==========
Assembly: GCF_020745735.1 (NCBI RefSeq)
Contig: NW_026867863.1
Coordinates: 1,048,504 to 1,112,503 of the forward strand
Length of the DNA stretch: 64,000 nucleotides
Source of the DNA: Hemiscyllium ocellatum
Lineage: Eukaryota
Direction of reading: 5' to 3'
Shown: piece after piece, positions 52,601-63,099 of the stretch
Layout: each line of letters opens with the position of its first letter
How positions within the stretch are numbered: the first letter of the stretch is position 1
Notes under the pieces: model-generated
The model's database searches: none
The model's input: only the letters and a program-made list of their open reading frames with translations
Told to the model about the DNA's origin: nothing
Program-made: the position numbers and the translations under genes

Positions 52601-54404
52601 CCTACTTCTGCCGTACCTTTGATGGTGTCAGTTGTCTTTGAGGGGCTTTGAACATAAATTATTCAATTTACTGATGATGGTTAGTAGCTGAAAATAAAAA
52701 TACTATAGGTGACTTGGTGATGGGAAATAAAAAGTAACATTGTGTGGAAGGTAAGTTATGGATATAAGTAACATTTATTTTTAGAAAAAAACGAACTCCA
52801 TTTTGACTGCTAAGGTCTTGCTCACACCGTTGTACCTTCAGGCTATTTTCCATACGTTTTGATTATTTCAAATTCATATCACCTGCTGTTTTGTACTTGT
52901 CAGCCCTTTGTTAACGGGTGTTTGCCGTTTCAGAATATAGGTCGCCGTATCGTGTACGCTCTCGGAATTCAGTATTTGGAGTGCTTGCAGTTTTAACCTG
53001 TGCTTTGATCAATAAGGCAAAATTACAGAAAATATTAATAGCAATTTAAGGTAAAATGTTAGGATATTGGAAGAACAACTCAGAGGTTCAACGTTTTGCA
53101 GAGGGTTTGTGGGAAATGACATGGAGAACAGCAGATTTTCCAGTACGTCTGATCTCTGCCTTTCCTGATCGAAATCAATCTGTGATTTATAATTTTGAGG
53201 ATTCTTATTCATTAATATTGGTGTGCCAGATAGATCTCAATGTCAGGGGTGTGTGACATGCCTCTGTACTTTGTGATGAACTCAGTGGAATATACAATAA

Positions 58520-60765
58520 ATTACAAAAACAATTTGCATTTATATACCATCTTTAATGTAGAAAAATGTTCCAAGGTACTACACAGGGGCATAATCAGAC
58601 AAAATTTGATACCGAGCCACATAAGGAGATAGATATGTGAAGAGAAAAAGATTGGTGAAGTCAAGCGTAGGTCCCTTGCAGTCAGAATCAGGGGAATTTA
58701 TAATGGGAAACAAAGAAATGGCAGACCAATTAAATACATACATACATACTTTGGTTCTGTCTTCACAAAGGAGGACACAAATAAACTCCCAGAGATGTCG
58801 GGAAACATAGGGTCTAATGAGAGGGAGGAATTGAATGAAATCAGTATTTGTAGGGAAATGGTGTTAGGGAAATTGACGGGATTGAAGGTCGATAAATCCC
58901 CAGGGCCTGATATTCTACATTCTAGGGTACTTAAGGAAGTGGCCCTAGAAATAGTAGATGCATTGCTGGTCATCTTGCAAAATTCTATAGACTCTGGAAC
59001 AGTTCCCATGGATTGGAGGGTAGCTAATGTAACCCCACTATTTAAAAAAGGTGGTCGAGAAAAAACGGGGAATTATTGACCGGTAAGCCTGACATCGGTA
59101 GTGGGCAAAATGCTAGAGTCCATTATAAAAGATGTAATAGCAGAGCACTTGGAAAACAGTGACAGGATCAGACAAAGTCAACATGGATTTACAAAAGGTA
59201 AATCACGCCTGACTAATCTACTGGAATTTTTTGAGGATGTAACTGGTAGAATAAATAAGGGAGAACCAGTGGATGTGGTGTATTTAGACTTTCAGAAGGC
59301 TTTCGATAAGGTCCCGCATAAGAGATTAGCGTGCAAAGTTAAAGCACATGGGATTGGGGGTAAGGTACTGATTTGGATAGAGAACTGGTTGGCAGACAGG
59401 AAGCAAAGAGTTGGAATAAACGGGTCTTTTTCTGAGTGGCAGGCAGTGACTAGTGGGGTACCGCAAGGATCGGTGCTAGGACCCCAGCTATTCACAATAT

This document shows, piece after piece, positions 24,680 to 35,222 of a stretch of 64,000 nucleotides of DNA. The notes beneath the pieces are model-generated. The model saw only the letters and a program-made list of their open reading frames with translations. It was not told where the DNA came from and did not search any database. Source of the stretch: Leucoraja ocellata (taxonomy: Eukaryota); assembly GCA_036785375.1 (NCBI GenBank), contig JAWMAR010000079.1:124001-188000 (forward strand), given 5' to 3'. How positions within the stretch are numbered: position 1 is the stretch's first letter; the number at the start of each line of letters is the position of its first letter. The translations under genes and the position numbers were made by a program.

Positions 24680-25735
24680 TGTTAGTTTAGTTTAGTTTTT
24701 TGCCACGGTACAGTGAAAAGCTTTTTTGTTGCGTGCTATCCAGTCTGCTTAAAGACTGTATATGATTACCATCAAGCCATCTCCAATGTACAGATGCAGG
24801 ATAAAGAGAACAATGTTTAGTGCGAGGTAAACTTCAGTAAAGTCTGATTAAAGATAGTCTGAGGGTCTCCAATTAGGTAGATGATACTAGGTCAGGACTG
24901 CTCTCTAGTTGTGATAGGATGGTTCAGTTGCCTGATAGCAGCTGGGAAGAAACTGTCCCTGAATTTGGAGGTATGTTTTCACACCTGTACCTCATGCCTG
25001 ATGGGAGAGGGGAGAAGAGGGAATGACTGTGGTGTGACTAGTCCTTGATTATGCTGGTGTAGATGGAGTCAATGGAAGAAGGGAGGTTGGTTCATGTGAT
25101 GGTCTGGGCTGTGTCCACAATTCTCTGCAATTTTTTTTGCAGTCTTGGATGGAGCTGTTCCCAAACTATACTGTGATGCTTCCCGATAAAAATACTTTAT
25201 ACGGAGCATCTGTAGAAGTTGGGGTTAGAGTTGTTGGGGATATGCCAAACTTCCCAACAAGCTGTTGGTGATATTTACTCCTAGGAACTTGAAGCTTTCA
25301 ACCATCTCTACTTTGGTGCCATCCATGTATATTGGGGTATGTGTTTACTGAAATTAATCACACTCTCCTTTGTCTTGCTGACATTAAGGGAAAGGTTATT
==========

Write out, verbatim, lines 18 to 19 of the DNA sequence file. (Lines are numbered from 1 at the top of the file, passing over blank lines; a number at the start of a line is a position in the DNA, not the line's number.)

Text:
52701 TACTATAGGTGACTTGGTGATGGGAAATAAAAAGTAACATTGTGTGGAAGGTAAGTTATGGATATAAGTAACATTTATTTTTAGAAAAAAACGAACTCCA
52801 TTTTGACTGCTAAGGTCTTGCTCACACCGTTGTACCTTCAGGCTATTTTCCATACGTTTTGATTATTTCAAATTCATATCACCTGCTGTTTTGTACTTGT